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Monday, July 31, 2006

The Knife and Fork Degree

The Knife and Fork Degree is of ancient origin and honorable history. Records of this degree are found in the most Ancient Manuscripts. It already was ancient when the first Grand Lodge was constituted in 1717.
The three principal tenets of this degree are Faith, Hope and Charity. We have FAITH in the Stewards, we HOPE that faith is well founded. And sometimes have to exercise CHARITY towards what is set before us.
Some of the secrets of this degree, found in the written portion of our unwritten work are communicated from hand to mouth, but the more important secrets are not to be found in the refreshments. You can't make me believe that any Brother will sit through three or four hours of a Lodge meeting merely for what is served at the Refreshment board.
The REAL SECRETS of the DEGREE are to be found in the companionship around the festal board; the banter between Brethren, the opportunity for the development of friendships; the word from one Brother to make the gathering think; the word from another Brother to
make the gathering smile, the good fellowship, the wholesome, enjoyable, profitable rubbing of shoulders with those with whom we wish to associate, with whom we wish to become better acquainted. - Masonic Mercury".
Published in Masonic Bulletin-BCY-September 1952

Wednesday, July 12, 2006

The Easterlings

Published in Masonic Bulletin-BCY-April 1956
Westminster Abbey, the sublime church in which monarchs of Eng­land have
been crowned, and also in which so many of England's mightiest men have been entombed, is very old, for the main body of it was erected by Henry III
during the 25 years from 1245 to 1270, and the structure was designed by
some of the greatest Masters of Masons England ever knew, and the work was
done by Freemasons silently and cautiously chosen from over England, France,
and Scotland. William Morris wrote of it that It is a building second to
none amongst all the marvels of archi­tectural beauty produced by the Middle
Ages. Like all such build­ings, its beauty is convincing and sets criticism
During the centuries a Master Mason has had custody of the build­ing and has preserved a day-by-day account of goods and money re­ceived or used. A portion of these accounts, selected from the earliest, was printed in facsimile. A copy is in the Iowa Masonic Library. Here and there in it are notes made of the expenditure of certain sums spent for "easterling" boards. What were these boards? What meant "easterling"? To find the answer a Masonic student must make a long detour through the oldest and most historic tract of geography in the whole world.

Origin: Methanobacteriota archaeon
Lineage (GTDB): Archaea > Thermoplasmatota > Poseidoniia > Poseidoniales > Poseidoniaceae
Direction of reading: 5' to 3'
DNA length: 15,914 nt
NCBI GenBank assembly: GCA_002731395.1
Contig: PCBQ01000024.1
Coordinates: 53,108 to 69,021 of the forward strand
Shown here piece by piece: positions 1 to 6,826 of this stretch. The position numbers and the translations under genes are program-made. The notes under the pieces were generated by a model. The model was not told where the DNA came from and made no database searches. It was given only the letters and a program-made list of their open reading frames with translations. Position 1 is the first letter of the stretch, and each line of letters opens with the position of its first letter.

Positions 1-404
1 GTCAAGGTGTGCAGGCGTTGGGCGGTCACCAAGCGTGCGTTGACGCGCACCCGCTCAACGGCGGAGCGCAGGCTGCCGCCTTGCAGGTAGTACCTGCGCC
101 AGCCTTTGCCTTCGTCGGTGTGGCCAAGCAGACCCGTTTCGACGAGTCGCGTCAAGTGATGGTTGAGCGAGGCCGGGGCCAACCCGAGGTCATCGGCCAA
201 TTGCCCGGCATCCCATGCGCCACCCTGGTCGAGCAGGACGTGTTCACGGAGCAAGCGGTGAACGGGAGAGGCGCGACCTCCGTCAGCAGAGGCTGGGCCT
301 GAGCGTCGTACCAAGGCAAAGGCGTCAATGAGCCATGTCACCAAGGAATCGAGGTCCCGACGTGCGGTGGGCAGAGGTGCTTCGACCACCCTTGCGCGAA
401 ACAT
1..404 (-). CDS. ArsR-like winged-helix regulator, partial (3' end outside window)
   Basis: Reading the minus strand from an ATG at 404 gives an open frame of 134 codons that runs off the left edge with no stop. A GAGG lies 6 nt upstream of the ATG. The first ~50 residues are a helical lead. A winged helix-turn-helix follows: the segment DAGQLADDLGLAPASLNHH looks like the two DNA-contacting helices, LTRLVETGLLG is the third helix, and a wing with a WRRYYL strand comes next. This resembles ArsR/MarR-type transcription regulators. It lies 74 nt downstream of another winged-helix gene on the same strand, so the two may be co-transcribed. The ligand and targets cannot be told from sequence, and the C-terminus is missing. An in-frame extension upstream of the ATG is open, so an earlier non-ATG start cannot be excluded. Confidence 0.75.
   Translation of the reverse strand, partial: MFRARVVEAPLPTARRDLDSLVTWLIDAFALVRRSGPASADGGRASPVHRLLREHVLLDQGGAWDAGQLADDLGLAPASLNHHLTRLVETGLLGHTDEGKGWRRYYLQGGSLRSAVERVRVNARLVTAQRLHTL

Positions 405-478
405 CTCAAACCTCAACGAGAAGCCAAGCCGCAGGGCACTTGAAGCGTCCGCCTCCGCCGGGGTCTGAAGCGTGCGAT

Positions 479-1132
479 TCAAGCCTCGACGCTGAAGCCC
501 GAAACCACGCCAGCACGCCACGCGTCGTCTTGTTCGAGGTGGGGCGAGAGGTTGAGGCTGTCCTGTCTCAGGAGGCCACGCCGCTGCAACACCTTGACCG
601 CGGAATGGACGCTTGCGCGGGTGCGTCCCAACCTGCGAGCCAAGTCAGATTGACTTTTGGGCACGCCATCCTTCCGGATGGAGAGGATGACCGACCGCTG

On the East of England lies the North Sea, a Stormy barrier between island people and a nearby contin­ent. That sea extends an arm northward along the west coast of Denmark, bends around the head of that peninsula, and then breaks it­self into channels along the east side of Denmark, where it enters the Baltic Sea, which extends vast­ly northwards into the heart of Scandinavia, and sends an arm into the midst of Russia. At the en­trance to the Baltic stands a tri­angle of the three ancient cities that formed the basis of the Han­seatic League: Copenhagen in Den­mark; Stockholm in Sweden; Oslo in Norway.
In the period when Henry III began Westminster Abbey certain forest men from the eastern regions of the Baltic brought to England in small ships costly fine lumber, ob­tainable nowhere else. They had for their use a walled enclosure outside the London gates called The Steelyard. The men them­selves were called Easterlings, and that name, by one of the romantic accidents of history, is still in uni­versal use in England as the world "sterling," which is a contraction made by long use of "easterling"; it came to denote genuine, pure silver and thus was the standard for the English pound sterling, and for sterling silverware.
The Freemasons working in the Abbey made sketches or plans with a crayon or pencil, and required a wood that was smooth and yet was soft enough for marks on it to be easily erased. It was the Easter­lings who furnished the wood, and did so for centuries, for which reason the boards were called "easterling boards." They were an early form of our own Trestleboard or Tracing Board. -
Courtesy, Iowa Bulletin

Credit given to:
Ron Bushby
Mt.St.Paul 109
Kamloops, B.C.